You think wrong! No hardware accelerated graphics. Try youtube on haiku! I didn't try haiku the last few years, but I'm pretty sure the situation is similar. The browser is quite limited (no chrome) and with all kind of bugs and regressions, etc... Sorry, it's good to talk about stuff you know yourself because of trying and not just imagining.
Haiku has it's great parts, and I wrote some applications for it (e.g. the DocumentViewer), but in my opinion it should have abandoned the binary compatibility goals with BeOS and even abandoning the efforts towards OpenGL and instead just working on Vulkan. And I told the haiku community many years ago (like 4-5 years) to not neglect ARM, and today we are in the situation where ARM could really become even important for the laptops and not only for smartphones. Look how powerfull the Apple A11 bionic, it could be a substitute for i5 processors. I expect at least next year to see a macbook version using the A11.
Haiku missed the future and I don't see any chance of the core team to be motivated to start working seriously towards ARM and Vulkan. This seems to be the future, and Haiku seems to miss it.

Reply Score: 1

RE[3]: Haiku B1
by kallisti5 on Thu 19th Oct 2017 14:43 UTC in reply to "RE[2]: Haiku B1"
kallisti5 Member since:
2009-09-08

You think wrong! No hardware accelerated graphics. Try youtube on haiku! I didn't try haiku the last few years, but I'm pretty sure the situation is similar. The browser is quite limited (no chrome) and with all kind of bugs and regressions, etc...


Incorrect. We use the Webkit rendering engine in WebPositive (which is what Chrome used before they forked it). WebPositive is pretty advanced for being an independent project with one guy working on it (the talented PulkoMandy). We have native html5 features like video rendering. You can watch Youtube or Vimeo html5 video and it works.

It isn't perfect, and pretty buggy at times, but it does work. (even without hardware acceleration)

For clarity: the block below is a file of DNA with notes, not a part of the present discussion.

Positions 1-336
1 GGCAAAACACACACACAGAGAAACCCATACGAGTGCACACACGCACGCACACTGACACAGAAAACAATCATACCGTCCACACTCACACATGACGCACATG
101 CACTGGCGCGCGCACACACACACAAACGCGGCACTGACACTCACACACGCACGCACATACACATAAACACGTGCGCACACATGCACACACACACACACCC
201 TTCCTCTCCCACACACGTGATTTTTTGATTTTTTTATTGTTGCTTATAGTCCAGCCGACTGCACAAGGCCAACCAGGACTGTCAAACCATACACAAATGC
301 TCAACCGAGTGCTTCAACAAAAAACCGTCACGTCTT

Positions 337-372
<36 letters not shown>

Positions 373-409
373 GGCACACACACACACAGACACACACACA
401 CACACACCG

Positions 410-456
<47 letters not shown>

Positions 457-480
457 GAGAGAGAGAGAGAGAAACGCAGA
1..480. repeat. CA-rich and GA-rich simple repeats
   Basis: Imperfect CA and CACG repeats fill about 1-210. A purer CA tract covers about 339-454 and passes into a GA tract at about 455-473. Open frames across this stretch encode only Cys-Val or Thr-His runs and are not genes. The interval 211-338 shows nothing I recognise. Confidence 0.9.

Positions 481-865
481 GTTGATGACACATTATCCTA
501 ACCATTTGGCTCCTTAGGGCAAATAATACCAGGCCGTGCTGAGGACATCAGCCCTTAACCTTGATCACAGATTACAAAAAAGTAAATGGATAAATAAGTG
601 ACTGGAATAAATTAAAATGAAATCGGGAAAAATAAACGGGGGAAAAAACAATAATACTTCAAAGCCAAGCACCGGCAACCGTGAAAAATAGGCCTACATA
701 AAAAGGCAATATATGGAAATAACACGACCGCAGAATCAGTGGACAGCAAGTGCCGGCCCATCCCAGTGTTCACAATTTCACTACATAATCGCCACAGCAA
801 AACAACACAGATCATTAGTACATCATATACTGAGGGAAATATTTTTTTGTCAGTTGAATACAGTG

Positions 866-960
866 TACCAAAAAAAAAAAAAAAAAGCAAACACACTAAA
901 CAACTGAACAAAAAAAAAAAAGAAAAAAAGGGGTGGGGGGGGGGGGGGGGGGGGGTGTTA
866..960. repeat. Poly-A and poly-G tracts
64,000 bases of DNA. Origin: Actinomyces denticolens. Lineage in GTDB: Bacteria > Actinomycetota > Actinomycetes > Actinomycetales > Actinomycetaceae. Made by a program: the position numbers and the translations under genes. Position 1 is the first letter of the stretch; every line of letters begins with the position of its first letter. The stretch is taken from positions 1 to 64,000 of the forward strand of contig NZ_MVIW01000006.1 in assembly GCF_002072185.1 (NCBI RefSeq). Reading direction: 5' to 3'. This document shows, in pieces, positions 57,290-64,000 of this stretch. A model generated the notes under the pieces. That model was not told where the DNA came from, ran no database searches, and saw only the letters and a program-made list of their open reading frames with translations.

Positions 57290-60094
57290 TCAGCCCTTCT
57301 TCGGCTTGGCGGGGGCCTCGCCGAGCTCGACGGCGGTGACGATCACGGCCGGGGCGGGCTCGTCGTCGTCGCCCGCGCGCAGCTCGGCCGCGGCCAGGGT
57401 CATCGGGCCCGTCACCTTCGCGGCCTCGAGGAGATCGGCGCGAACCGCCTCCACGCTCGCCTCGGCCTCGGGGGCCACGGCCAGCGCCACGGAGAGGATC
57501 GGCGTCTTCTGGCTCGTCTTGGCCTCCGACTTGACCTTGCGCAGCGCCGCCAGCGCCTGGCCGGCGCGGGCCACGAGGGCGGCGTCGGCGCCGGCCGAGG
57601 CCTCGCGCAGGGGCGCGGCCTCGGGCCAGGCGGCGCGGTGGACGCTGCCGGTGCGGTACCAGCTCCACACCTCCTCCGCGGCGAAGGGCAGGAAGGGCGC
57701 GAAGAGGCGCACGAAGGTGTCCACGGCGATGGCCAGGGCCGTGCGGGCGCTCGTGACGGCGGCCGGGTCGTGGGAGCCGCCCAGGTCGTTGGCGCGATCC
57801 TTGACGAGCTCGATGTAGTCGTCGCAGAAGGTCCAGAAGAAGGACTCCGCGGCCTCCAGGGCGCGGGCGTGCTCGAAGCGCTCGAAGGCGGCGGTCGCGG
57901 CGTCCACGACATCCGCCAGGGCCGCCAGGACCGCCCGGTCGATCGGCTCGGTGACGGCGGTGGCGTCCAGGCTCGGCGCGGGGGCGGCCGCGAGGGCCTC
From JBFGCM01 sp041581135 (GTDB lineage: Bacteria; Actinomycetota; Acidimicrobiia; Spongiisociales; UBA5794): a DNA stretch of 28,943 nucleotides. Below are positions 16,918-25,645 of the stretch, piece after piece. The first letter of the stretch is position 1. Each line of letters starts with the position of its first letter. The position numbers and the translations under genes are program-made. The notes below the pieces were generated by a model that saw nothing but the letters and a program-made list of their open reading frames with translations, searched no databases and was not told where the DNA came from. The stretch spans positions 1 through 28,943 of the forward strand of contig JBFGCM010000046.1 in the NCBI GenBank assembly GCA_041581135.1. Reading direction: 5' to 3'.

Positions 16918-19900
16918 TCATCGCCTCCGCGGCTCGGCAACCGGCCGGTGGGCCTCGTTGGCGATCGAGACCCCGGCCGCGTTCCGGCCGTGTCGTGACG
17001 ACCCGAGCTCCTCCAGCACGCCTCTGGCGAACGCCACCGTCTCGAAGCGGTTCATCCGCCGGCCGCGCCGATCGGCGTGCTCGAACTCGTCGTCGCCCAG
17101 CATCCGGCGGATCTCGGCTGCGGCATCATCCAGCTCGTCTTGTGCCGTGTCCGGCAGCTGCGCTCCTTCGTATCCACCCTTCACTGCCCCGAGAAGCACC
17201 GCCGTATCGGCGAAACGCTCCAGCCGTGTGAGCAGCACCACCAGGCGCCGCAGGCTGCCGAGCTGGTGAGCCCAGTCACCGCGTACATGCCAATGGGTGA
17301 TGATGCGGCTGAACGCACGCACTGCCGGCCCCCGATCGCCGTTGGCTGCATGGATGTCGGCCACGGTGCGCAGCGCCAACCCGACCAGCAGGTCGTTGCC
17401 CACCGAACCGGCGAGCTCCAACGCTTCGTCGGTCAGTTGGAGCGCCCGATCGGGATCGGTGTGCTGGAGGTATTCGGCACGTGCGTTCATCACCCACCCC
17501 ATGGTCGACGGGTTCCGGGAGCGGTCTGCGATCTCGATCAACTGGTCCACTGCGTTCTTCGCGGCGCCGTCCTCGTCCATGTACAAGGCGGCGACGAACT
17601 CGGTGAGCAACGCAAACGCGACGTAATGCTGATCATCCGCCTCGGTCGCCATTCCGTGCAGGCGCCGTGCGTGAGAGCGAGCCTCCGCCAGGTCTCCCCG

Sorry, it's good to talk about stuff you know yourself because of trying and not just imagining.


You're literally making statements such as "I didn't try haiku the last few years, but I'm pretty sure the situation is similar." Maybe actually try Haiku before making these wild statements?

And I told the haiku community many years ago (like 4-5 years) to not neglect ARM, and today we are in the situation where ARM could really become even important for the laptops and not only for smartphones.


Instead of "telling the haiku community", maybe you should have helped make it a realization? Purchased ARM hardware, helped test, etc? We have an early ARM port, and development is ongoing. Human resources are limited, however.

Guys, this is Open Source. If you don't like something, help out to make it better.

Edited 2017-10-19 14:49 UTC

Reply Score: 1

RE: Haiku B1
by The123king on Sun 15th Oct 2017 09:39 UTC in reply to "Haiku B1"
The123king Member since:
2009-05-28

Looks better than these flat interfaces. But then again i thin Win3.1 looks better than win10

Reply Score: 2

RE[2]: Haiku B1
by modmans2ndcoming on Sun 15th Oct 2017 22:20 UTC in reply to "RE: Haiku B1"
modmans2ndcoming Member since:
2005-11-09

bleh....

Reply Score: 3

RE: Haiku B1
by iscomputeron on Sun 15th Oct 2017 09:51 UTC in reply to "Haiku B1"
iscomputeron Member since:
2017-03-11

With voidtools' Everything you can get live file system query and incremental search on Windows+NTFS/ReFS. No extended attribute fields like BeFS, but still good enough.
As for the cartoonish look, I think if they dropped the gradients and went for a more flat look (like R5, but less saturated, keeping the vector icons) it'll look much more modern.
Looking forward to R1!

Reply Score: 3

RE[2]: Haiku B1
by x86_x64 on Mon 16th Oct 2017 09:35 UTC in reply to "RE: Haiku B1"
x86_x64 Member since:
2017-10-11

As for the cartoonish look, I think if they dropped the gradients and went for a more flat look (like R5, but less saturated, keeping the vector icons) it'll look much more modern.